The school vouchers that are available in 14 states and the District of Columbia allow parents to choose the school their children will attend using public funds. Vouchers redistribute funds typically allocated to a school district from state education funds and give them to individual families to help pay for private school tuition. Many argue that the voucher system creates a competitive education mar- ket, providing monetary incentives that promote the improvement of schools. Others question if it is a proper use of taxpayers’ money.
States have the freedom to establish laws relating to the public schools under their jurisdiction. This includes creating a voucher program. For example, Utah has a limited school voucher program that is available only to students with disabilities. In addition to other requirements, the students must have attended a public school prior to requesting a school voucher. Other states have different requirements for their voucher programs. In Maine, students are not required to have attended public school before requesting school vouchers.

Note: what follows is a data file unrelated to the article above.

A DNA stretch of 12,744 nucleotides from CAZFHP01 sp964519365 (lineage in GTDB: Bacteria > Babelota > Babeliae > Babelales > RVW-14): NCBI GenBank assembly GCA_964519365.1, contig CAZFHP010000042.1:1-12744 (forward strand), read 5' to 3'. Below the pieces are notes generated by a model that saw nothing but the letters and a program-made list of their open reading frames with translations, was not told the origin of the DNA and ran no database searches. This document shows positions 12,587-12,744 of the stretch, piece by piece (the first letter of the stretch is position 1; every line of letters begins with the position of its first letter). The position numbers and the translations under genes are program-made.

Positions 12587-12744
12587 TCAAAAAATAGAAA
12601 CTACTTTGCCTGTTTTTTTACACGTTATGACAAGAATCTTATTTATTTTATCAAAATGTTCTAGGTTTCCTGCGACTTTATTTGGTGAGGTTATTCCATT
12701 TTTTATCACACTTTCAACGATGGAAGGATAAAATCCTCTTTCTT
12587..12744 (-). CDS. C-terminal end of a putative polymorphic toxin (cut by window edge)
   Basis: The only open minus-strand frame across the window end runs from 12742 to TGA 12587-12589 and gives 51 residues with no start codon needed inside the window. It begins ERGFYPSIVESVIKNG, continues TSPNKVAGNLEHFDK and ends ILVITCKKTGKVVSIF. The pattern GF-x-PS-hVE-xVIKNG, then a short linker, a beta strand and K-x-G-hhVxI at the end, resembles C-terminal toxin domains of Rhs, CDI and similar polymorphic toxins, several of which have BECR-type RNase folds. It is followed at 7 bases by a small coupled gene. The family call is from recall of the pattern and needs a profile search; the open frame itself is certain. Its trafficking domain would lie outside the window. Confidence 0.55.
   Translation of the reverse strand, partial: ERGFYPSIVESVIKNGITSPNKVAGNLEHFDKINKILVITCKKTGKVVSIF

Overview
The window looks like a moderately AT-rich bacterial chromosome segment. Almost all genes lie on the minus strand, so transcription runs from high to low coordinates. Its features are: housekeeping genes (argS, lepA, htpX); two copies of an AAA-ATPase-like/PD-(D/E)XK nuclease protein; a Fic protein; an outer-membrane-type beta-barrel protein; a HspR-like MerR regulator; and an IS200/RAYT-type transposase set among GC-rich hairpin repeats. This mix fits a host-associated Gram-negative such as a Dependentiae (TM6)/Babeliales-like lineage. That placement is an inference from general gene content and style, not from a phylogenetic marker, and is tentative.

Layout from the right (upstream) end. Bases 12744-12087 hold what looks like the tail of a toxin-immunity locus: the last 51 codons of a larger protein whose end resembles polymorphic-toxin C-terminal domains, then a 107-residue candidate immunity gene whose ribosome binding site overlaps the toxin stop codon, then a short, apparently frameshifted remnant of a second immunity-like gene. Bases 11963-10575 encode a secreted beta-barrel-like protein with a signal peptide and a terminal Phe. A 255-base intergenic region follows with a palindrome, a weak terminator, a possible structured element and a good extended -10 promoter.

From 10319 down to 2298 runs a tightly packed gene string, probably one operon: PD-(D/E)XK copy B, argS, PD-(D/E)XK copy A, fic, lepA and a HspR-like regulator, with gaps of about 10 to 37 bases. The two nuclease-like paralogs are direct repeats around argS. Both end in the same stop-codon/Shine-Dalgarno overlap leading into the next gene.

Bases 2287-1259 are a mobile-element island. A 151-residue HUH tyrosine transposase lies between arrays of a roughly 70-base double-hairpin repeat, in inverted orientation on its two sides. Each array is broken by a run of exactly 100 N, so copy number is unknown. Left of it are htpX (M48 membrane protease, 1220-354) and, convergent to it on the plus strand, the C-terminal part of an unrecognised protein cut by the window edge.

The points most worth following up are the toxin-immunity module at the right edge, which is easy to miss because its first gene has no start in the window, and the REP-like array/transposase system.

In Oregon, school vouchers are not an option under any circumstances. However, Oregon provides alternatives such as charter schools and magnet schools, which are publicly funded. In 2014, the Education Equity Emergency Act was proposed in the state legislature. If the act had been approved, there would have been the option to create educational school vouchers for private school tuition, and other educational expenses in Oregon. The majority of Oregon’s students go to a public school assigned to them based on their zip code. Jenna Altig from Young Conservatives Club and Lilli Morrish from Young Democrats Club argue their beliefs about school vouchers below.